Outstanding turn out by UBC Journalism community at 2021 Jack Webster Awards

Alumni, students and faculty of the School of Journalism, Writing, and Media took home one journalism award and two student journalism awards at the 2021 Jack Webster Awards. 

The winners of the 35th annual Jack Webster awards were announced in an online awards ceremony on Nov. 3, 2021. The Jack Webster Awards were established in 1986 in honour of B.C. reporter Jack Webster and honours journalists for their excellence and commitment towards journalism.

Winners included student Serena Renner and alumni Christopher Cheung and Francis Plourde. Adjunct Professor Francesca Fionda received a professional development fellowship.

Excellence in Multimedia Journalism winner, Serena Renner

UBC Master of Journalism student Serena Renner won the Webster for Excellence in Multimedia Journalism for her UBC Journalism Shorthand Stories for Revive: Humans in nature. Renner used a combination of photography, text, audio and video to create a moving visual story of a diverse group of people who use the Pacific Ocean as a way to heal their minds. 

“It was a huge surprise and honour to win a Webster Award, especially given the importance of the other stories in the multimedia category, and the respect that the name Jack Webster carries in British Columbia. I’m grateful to the judges for being open-minded about a student project on a subject as intangible as the human connection to water,” said Renner.

“I’d also like to thank JWAM professors Jennifer Leask and Farah Nosh for equipping me with the skills and tools to bring these stories to life in an immersive, visual format, and to former JWAM director Alfred Hermida for nominating and believing in my work. Of course, this piece wouldn’t have been possible without the intrepid dippers who shared their journeys with me. I hope “Revive” moves people to get out of their comfort zones in nature this winter and rediscover what it means to be alive.”

The 2021 Bill Good Award, which honours B.C. individuals or organizations that have had positive impacts in B.C. communities through journalism, was awarded to The Tyee. Adjunct Professor David Beers and alumni Robyn Smith, Katie Hyslop and Chris Cheung are a part of this team.

2021 Student Award Recipients, Katarina Sabados (left) and Mckenna Hadley-Burke (right)

Second-year students Katarina Sabados and McKenna Hadley Burke are the 2021 Student Journalism Award recipients.

“It’s an honour to be recognized by the Jack Webster Foundation for the student journalism award. I’m in good company with the other recipients, who are talented and hard-working reporters. Thank you to all of the mentors, colleagues, friends, and family who’ve played a role in my development thus far as a journalist – I’m humbled and grateful.” Katarina Sabados said after receiving the award.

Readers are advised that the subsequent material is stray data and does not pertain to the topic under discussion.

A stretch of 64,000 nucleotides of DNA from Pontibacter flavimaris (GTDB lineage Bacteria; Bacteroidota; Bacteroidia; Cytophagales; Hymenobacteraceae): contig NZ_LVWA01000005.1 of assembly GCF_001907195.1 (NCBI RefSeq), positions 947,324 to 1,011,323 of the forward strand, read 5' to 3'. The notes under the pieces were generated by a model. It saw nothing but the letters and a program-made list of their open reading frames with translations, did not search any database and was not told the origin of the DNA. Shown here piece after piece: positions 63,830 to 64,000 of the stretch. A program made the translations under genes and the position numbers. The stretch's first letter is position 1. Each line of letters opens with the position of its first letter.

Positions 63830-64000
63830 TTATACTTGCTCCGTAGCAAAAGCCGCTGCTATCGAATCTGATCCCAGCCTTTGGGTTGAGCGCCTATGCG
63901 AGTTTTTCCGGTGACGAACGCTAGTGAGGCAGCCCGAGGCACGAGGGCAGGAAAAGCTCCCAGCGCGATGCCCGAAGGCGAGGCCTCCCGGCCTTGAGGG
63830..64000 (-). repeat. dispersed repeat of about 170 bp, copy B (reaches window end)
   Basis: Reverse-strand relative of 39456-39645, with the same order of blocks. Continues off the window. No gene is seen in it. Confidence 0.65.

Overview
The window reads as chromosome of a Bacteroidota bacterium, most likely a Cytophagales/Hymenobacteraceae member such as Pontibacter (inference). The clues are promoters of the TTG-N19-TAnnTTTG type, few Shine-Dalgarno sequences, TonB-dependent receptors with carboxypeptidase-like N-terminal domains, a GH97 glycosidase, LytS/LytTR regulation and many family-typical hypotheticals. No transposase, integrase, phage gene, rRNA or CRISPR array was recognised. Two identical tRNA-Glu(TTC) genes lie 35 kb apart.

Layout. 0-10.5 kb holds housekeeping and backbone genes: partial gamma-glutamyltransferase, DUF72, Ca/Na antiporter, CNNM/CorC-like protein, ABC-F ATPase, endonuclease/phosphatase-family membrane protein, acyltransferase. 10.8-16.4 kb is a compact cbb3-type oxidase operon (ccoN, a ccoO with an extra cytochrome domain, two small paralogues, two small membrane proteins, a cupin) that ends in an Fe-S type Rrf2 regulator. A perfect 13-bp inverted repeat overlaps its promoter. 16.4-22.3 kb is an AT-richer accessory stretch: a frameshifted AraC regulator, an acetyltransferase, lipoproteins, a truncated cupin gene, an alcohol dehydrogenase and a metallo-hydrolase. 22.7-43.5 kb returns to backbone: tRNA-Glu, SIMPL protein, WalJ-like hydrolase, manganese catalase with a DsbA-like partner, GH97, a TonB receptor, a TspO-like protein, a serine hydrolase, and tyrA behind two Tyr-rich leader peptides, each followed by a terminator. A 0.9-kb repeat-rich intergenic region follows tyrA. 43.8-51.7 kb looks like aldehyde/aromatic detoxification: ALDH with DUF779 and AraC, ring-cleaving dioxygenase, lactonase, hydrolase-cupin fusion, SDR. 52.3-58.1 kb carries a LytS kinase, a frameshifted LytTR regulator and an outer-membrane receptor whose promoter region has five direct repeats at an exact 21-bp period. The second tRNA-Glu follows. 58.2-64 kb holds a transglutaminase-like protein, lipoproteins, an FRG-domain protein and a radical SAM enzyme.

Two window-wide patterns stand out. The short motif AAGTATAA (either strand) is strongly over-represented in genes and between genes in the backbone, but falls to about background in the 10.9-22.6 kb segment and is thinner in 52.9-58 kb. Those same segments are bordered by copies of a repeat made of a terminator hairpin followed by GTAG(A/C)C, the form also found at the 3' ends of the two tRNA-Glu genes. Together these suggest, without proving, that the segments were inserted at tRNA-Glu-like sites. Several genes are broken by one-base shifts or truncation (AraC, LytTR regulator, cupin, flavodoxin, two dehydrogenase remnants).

The award is supported by the Hospital Employees’ Union (HEU) and is given to students based on their journalism experience and an essay they write discussing the importance of journalism and their career goals. Each of the student winners will receive $2,000 towards school tuition.

McKenna adds, “It was such an honour to win a Jack Webster Student Journalism Award. Working in journalism can leave you to wonder how much of an impact you’re making. It’s such a special occurrence when people within the journalism community recognize each other for the work they’re doing. I’m thrilled to have begun to carve out a place for my voice in this field and am doubly proud to be recognized among such incredibly talented and driven people. Congratulations to all of the other winners!”

Eight nominations for the UBC Journalism community

This year faculty, students and alumni received nominations across eight categories: Excellence in Multimedia Journalism; Diversity and Inclusion Reporting; Best Reporting in a Language other than English; Business, Industry, Labour & Economics; Feature/Enterprise Reporting – Radio/Podcast/Audio; Community Reporting; Best Breaking News Reporting– Print/Online and Environment Reporting

Alum Christopher Cheung won an award in the Excellence in Diversity & Inclusion Reporting category. His story Left behind in a pandemic in The Tyee highlights the impacts of language barriers on immigrants and refugees in the face of housing, health care, education and employment. 

The award for the Best Reporting in a Language other than English went to alum Francis Plourde and Radio-Canada for Out of province travels in Whistler during the pandemic

Adjunct professor Frances Bula was a finalist for the Excellence in Business, Industry, Labour & Economics Reporting Award for her piece on Vancouver’s housing permitting crisis in The Globe and Mail. 

Alum Catherine Rolfsen was a part of the team nominated for Excellence in Feature/Enterprise Reporting – Radio/Podcast for The Early Edition – CBC Vancouver for Access Denied – a series that takes a look into the lives of children and youth with disabilities and their families, as they struggle to access supports and services during the Covid-19 pandemic.

Alum Jimmy Thomson was also part of the Capital Daily team nominated for Excellence in Community Reporting for Rape allegations connected to a popular bar lead to a reckoning for Victoria’s restaurant culture, looking at sexual harassment and assault in bars and restaurants and how the managers are aware of it happening. 

Class of 2012 alum Aleksandra Sagan along with colleague Catherine McIntyre at The Logic were nominated for Best Breaking News Reporting– Print/Online for MEC: A co-op goes private.

Finally, 2019 alum Marc Fawcett-Atkinson, who currently works as a reporter for Canada’s National Observer, was nominated for the Excellence in Environment Reporting award for Canada is drowning in plastic waste – and recycling won’t save us.